It makes me wonder what factors there are to consider in adhd, in the ability to attend. Is there a kind of learning style that is linear, where one idea is foundation for the next, and so on, so that attention is the string of the chain that links the ideas together into learning. This certainly seems to be the style that most schools teach to, and the tests measure--what is going in...what comes out. The picture in the puzzle emerges because the pieces are given in a certain sequence and are adjacent to one another. Perhaps this is where medication has it's most value--to hold one's attention long enough to see the continuity between the pieces. Scott seems to take in and assemble understanding differently. He seems to link a couple of connections at random in one part of the puzzle, then another few in another part, and over time I see that something, some kind of pattern, is emerging. But in the day-to-day, it looks like he's not 'getting it'. Maybe this speaks to a whole different kind of learning style, and medication has much less return for this style. It holds his agitation level down some, and helps him be patience with stillness, but is it really giving bang for its buck in terms of helping him make connections?

I realize I feel really alone in my struggle to comprehend him and find ways to be more effective with him. I need more support, but I'm not sure what kind of support I'm looking for--so that complicates my efforts to find it.

I sympathize with his attention issues. I wonder if making sense of the world is like a big unwieldy puzzle for him too.

There are a lot of tricky issues that have taken a back seat, but they nag at me, and I feel paralyzed. Instead of one big puzzle box spilled all over my floor, there are four or five. The effort to inform myself seems so much. I'm troubled by the tea parties, and their message that Obama is taking our country in a totalitarian direction. My father sent an article from the Investor's Business Daily publication that he gets. Its basic premise is that Obama wants to set up a 'Democratic Dictatorship' (now how's that for an oxy-moron?). Death-panels, Smeath-panels--the Democrats want to hold power to make life-or-death decisions over all of us!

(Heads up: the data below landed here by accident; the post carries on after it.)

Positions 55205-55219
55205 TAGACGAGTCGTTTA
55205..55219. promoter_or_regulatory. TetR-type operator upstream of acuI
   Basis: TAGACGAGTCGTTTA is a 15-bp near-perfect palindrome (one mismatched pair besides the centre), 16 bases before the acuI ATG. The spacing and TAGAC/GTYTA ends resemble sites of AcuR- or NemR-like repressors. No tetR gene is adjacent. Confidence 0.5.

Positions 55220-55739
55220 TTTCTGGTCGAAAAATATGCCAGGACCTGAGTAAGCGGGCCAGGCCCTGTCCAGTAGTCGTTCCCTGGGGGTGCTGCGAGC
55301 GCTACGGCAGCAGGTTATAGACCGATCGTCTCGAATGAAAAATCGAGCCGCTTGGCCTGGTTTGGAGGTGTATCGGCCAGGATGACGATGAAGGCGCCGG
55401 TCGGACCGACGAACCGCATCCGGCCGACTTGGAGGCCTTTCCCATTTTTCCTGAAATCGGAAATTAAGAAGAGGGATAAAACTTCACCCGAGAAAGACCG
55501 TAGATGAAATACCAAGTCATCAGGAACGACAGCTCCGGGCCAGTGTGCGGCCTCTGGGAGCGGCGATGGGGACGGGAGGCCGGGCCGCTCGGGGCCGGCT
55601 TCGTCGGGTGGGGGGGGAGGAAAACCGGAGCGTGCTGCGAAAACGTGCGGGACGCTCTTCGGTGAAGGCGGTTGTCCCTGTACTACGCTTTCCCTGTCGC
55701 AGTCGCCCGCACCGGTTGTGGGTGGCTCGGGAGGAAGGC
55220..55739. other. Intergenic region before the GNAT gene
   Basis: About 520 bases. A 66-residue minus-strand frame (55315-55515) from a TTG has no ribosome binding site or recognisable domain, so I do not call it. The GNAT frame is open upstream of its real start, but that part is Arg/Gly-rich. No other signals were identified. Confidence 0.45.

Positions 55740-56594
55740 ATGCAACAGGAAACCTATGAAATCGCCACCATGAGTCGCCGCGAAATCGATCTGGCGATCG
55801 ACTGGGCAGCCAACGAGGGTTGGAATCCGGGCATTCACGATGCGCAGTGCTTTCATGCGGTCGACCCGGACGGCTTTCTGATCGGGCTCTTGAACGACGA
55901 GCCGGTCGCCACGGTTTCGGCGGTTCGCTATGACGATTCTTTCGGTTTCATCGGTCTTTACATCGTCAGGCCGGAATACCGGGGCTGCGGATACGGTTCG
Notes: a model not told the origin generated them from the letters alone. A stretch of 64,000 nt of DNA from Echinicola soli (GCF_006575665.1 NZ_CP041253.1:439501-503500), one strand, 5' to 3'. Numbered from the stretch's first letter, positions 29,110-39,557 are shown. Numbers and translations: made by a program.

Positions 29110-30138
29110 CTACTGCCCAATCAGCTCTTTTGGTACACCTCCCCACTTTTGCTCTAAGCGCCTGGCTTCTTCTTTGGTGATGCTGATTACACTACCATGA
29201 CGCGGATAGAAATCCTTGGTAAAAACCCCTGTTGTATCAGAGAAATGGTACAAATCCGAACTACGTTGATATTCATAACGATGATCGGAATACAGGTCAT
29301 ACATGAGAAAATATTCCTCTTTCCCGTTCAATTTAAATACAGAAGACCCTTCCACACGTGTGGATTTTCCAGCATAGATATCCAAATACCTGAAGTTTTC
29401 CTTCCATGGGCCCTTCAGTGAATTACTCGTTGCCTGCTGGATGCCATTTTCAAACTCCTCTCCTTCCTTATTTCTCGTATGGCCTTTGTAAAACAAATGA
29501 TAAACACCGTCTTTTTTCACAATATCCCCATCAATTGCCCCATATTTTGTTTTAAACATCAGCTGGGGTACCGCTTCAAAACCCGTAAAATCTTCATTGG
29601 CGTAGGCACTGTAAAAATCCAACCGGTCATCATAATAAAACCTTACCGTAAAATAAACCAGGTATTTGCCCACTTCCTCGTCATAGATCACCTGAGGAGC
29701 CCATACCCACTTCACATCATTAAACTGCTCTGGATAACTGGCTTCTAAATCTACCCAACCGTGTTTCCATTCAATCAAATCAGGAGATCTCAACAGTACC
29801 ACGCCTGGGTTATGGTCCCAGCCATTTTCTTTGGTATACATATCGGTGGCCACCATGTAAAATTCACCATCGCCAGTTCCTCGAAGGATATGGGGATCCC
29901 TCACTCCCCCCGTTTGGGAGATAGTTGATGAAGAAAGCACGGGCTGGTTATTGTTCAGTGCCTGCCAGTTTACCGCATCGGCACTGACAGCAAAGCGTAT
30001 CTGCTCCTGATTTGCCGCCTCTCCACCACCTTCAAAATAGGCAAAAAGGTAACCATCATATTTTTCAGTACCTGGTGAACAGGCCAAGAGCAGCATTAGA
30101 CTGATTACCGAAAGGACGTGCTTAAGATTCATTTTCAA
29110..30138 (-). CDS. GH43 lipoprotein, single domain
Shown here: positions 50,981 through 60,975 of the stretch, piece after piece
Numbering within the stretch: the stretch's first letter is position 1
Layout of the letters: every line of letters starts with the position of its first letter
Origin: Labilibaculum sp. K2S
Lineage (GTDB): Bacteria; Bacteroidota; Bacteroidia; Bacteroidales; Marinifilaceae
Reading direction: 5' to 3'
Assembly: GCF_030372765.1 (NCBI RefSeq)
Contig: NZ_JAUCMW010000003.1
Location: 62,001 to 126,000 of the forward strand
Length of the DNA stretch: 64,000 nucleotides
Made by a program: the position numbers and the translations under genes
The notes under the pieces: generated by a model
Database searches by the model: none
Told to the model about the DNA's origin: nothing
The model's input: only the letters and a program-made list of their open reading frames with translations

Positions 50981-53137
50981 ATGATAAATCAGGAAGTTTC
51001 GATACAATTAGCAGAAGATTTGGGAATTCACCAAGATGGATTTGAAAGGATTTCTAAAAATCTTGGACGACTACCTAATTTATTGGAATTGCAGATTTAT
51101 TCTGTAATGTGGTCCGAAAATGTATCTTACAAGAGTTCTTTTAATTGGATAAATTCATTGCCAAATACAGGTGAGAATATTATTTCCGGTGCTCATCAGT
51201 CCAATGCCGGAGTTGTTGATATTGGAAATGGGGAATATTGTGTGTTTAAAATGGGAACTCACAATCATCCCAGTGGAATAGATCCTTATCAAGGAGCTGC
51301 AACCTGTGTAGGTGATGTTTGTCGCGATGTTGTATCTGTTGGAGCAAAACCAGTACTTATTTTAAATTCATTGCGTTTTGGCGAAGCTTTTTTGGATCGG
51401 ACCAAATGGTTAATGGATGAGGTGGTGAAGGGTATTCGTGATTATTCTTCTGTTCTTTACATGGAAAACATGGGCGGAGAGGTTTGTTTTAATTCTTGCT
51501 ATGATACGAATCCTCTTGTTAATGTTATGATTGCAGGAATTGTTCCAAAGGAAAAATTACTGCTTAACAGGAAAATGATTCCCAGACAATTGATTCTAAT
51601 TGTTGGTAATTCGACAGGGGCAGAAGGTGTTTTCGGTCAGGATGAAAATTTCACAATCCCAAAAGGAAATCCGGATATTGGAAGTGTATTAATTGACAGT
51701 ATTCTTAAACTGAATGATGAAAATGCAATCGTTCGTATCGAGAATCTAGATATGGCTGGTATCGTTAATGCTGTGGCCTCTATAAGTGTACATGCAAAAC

It's peculiar when the right wing wears the cloak of liberty, because it seems at heart they are loyal to a kind of authoritarian mindset. It seems this group was silent in the face of surveillance over Americans, mining our data, authorizing torture, using the material witness act in unprecedented ways to lock people up without recourse, sometimes for years. The only outcry this group gave was against those who revealed and questioned these practices.

Their assertions have a peculiar internal logic that I feel I can't quite just turn my back on. I'd like to follow them up, and see how much is based on fact, how much on distortion of fact. But I just don't have time.

A couple other issues I yearn to make sense of are: Iran's nuclear program: in just the past year I've learned that Iran had a weapons program, but suspended it years ago...Iran is years away from having a bomb; Iran could have a bomb within a year. Iran has a facility that was undeclared until last Monday. Proof of further deceptiveness, or well within the rules? Has Obama painted himself into a corner in his efforts to engage Iran? How about Afghanistan? Has he painted himself into a corner there? Which really does make sense--get serious about protecting the population from the insurgency--or give it back to the Taliban? Isn't that what got us into trouble years ago and culminated in 9/11?

The part of me that loves order wants to put the puzzles together. But I'm daunted by the prospect of where to start, what sources to use, and the spectre of hours going by while trying to find the pieces that match.

Update

Shortly after publishing I was waiting for another program in my laptop to open and was staring at the photo of the puzzle on my blog page. I noticed a gap that had been bothering me, and I also noticed a piece lying right next to it that looked like it was a match. I'd stared at them for a long time yesterday. I got up, and sure enough, Bingo. That piece happened to be a watershed; at least 10 others easily found their homes. Of course, this was in the course of a half hour. I guess the lesson is I need to take a picture of a problem and post a blog about it, and it will "all fall into place".

4 comments:

PaleMother said...

Just a couple of quick bits (puzzle pieces?) for you:

Saw this yesterday. Ever heard anything about it?